If you have been a victim of ID Theft, this page will help you with letters to write to the Credit Bureau:  Writing Identity Theft Letters

Yes and no. Expunging a felony will allow you to own a gun under Oklahoma law. However, the expungement will not remove your record entirely. If the sale requires a federal background check, then you will not be allowed to purchase the gun.

Bascially, owning a gun after expunging a felony is legal under Oklahoma law, but not legal under federal law. 

Get Your Records

How to Get a Copy of Your Criminal History Records

This page tells you how to get your OSBI Criminal History Record.
You must have this to find out if you qualify legally to have an arrest record expunged. You need this to go talk to a lawyer or to ask for help from Legal Aid.

You must
  • fill out a Request,
  • send it to the OSBI, and,
  • pay the fee.

Print and fill out the form and print it. Start here


Important: The way you send the form to the OSBI will be the same way you get the Report back.

If you fax the Request form, you must have a private fax number listed. NEVER use a public fax number! The Report you get back will have your social security number and date of birth on it! Best to mail it in.

After you print a completed Request form, you must send or take the form, with a $15 payment to the OSBI Office in Oklahoma City.



FAQs - Fees

You may pay with:

  • Money order,
  • Cashier's check,
  • Visa, MasterCard, or Discover, or
  • Business checks imprinted with the company name and address, payable to OSBI.

NO personal checks!

You may pay in cash, but only at the Oklahoma City OSBI office.

Unfortunately, the fee is required by law. You must pay it.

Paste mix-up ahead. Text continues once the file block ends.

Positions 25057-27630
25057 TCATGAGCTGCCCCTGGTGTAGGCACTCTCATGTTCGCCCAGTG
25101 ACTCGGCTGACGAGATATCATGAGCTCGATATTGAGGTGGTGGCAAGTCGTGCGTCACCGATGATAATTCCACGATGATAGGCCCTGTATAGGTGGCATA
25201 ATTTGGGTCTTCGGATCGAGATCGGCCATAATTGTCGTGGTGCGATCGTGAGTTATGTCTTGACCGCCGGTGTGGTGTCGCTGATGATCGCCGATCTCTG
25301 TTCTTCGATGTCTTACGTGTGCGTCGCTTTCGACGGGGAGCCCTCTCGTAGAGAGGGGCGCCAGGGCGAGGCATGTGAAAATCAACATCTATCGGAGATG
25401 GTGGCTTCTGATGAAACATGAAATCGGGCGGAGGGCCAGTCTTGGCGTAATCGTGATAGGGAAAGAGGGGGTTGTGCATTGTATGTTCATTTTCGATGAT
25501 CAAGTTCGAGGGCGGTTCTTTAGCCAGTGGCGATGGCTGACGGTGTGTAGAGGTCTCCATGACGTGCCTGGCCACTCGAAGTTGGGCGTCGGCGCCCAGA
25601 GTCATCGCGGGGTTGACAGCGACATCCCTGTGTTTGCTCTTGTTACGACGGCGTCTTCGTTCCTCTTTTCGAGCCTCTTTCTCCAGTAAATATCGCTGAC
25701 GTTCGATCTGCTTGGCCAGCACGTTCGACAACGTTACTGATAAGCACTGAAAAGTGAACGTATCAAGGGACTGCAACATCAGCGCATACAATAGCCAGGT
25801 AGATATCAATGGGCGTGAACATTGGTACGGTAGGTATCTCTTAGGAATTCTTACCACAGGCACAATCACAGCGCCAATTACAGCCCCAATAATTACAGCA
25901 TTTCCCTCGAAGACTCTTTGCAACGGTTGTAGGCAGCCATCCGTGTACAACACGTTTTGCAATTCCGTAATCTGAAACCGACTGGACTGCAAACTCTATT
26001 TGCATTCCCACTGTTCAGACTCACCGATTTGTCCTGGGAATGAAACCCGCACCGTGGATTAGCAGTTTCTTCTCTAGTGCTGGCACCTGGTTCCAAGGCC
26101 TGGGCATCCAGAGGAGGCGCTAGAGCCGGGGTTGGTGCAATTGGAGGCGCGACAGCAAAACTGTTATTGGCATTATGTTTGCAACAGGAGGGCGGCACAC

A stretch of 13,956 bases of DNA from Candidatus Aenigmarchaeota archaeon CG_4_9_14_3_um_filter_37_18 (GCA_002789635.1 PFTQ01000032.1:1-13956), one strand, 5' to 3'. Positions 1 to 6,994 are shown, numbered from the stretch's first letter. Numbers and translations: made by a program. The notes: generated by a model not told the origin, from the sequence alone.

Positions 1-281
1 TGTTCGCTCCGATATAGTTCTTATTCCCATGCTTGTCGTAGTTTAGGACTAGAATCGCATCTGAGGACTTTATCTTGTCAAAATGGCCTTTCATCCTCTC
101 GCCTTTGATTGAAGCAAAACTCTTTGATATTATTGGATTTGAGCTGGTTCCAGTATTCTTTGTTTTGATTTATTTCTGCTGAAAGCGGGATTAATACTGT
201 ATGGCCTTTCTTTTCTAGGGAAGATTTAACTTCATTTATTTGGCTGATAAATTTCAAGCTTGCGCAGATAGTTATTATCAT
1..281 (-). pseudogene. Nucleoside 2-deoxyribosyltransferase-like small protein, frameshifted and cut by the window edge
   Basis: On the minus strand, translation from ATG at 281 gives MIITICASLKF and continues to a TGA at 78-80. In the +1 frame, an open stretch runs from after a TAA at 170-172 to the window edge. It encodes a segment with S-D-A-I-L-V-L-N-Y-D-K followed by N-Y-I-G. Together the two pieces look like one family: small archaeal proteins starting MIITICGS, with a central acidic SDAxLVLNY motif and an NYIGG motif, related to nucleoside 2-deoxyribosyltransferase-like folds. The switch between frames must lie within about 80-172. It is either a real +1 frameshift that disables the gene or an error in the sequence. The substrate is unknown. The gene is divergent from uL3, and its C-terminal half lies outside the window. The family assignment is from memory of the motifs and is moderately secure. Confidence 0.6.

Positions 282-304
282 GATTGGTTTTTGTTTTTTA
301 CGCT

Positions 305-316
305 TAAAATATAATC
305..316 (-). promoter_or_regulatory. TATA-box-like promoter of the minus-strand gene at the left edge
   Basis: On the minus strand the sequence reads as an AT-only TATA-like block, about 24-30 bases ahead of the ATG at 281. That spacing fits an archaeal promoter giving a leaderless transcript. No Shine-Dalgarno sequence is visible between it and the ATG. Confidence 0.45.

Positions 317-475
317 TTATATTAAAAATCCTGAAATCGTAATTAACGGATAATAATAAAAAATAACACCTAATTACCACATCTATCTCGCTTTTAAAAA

You can go to the Oklahoma City OSBI office (6600 N Harvey Place, Oklahoma City) and ask them for a free Error Check or free copy of your Criminal History Report.

Take photo ID and your completed Request form.

  • In-person requests take about 10-15 minutes.
  • Mailed requests take about 1-3 weeks.  If you don’t get your report within 30 days, call the Criminal History Reporting Unit: 405-848-6724
  • Priority or Overnight Express requests take 1-3 days. (Include a prepaid envelope. The OSBI will return the Report the same way you send it.)
  • Faxed credit card requests take about 5-8 business days. OSBI can fax you back the report, but only if you have a dedicated fax number.
  • Online is almost instant

OSBI will check your information using a state and national database for felonies and misdemeanors.

If you have a criminal history in another state, you must say so. You will also have to get a copy of your FBI records. Here's how you Request FBI Records.

Take your criminal history report to a lawyer to review. The lawyer can look at your situation and the law, to see if any of the arrest records on your report can be expunged.

Legal Aid Services of Oklahoma may be able to help you. You must have your report first.

How to Read an OSBI Report

Download Instructions on How To Read A RAP Sheet

Links and More

Last Review and Update: Oct 30, 2023